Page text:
The Upside

It is not all bad. We have new friends. We have taken ownership of our own networks, personal and professional. This has liberated us from attachments to institutions like our own workplaces, so that bosses are no longer in a position to make or break our careers by keeping our “Rolodex” when we move on. This change has been glorious for humanity. Also, thanks to Facebook, we are in a position to stay in contact with people as never before through audio and video. The platform even gave to everyone the ability to create a personal video service that can potentially reach millions.

This is all glorious, and should not be forgotten.

How can we create the balance between privacy and our need to be noticed and known? No one person in particular knows the answer. There is surely some balance. It will be found now that it seems like Facebook has seen its best days. And sure enough, traffic is exploding on the alternatives, which are not only the known places like Instagram and Twitter, but also the messaging apps with privacy features like Signal and Telegram.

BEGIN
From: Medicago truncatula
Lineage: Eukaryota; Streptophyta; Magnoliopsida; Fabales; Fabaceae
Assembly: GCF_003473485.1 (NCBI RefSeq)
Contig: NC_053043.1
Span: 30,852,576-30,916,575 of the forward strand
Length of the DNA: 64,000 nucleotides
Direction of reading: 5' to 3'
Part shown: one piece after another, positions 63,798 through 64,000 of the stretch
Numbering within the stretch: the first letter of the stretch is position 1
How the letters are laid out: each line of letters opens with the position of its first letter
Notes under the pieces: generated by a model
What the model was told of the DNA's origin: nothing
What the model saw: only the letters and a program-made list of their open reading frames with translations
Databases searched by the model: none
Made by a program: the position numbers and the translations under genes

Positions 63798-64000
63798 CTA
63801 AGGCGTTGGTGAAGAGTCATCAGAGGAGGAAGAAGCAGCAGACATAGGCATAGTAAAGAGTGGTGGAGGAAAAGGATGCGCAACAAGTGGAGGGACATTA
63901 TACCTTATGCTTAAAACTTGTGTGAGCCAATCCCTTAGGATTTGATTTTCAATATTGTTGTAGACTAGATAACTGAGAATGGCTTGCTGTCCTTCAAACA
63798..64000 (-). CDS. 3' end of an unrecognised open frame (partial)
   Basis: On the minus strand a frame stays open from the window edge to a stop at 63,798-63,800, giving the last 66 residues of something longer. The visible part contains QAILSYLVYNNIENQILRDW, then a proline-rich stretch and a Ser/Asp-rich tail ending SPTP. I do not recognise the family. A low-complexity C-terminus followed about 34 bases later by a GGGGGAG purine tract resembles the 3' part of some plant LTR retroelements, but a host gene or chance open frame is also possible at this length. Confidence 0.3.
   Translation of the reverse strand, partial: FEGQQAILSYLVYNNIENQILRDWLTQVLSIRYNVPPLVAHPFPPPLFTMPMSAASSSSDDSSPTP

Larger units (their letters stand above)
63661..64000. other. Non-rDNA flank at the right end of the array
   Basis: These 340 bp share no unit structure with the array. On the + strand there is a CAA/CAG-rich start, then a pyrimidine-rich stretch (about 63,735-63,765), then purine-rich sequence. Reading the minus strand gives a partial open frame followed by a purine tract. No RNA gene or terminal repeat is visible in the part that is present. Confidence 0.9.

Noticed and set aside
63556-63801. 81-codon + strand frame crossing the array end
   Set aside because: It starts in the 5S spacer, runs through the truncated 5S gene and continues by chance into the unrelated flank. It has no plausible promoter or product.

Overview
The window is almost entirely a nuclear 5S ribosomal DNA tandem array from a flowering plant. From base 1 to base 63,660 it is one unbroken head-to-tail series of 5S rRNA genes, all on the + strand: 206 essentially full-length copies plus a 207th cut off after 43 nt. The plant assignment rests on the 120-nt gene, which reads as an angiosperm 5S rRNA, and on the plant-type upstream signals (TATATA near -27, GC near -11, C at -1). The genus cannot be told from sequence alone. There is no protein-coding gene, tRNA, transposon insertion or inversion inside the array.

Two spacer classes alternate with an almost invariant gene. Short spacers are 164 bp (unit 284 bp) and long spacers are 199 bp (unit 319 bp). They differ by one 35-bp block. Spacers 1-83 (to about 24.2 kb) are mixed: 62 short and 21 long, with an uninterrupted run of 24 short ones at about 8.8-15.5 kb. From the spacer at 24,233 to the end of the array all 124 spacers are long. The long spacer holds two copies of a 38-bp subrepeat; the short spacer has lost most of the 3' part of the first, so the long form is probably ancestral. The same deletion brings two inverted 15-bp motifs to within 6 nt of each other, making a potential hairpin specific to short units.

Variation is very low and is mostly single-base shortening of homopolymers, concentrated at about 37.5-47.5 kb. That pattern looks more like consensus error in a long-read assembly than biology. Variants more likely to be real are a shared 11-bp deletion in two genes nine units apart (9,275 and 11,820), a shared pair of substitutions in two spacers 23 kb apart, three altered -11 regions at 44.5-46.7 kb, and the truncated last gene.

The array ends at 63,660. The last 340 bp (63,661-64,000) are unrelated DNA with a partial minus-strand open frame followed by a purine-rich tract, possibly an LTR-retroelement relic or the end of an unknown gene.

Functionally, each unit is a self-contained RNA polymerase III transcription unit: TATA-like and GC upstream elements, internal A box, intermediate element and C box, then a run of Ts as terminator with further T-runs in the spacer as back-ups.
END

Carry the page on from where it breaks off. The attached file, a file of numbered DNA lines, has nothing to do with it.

I’m particularly impressed by the networks such as MeWe and Both promise privacy as a main feature. is taking it to the next step, flipping the traditional model by using blockchain technology to tokenize. You actually get paid for the content you are creating, while building out a serious community of friends and intellectuals. Also, is completely open source, meaning that you can inspect every bit of code on the site, and know fully how the algorithms work. After years of waiting for viable alternatives, it finally seems to be happening.

That said, I seriously doubt there will ever be another Facebook. The solutions of the future will be decentralized. Already, most of us run a half dozen – or maybe several dozen – apps in our suites of software that allow chat, sharing, conversations, groups, and so on. The competition will never end, and we will all learn to find joy in the ongoing process of innovation and choice. This is how it should be. Maybe at the end of this, we’ll find the right balance between the privacy we desire and the notoriety we crave.

For impossible jobs such as this, I wouldn’t trust the FTC to fix the problem. You have to leave it to the market.

Jeffrey A. Tucker

Jeffrey A. Tucker served as Editorial Director for the American Institute for Economic Research from 2017 to 2021.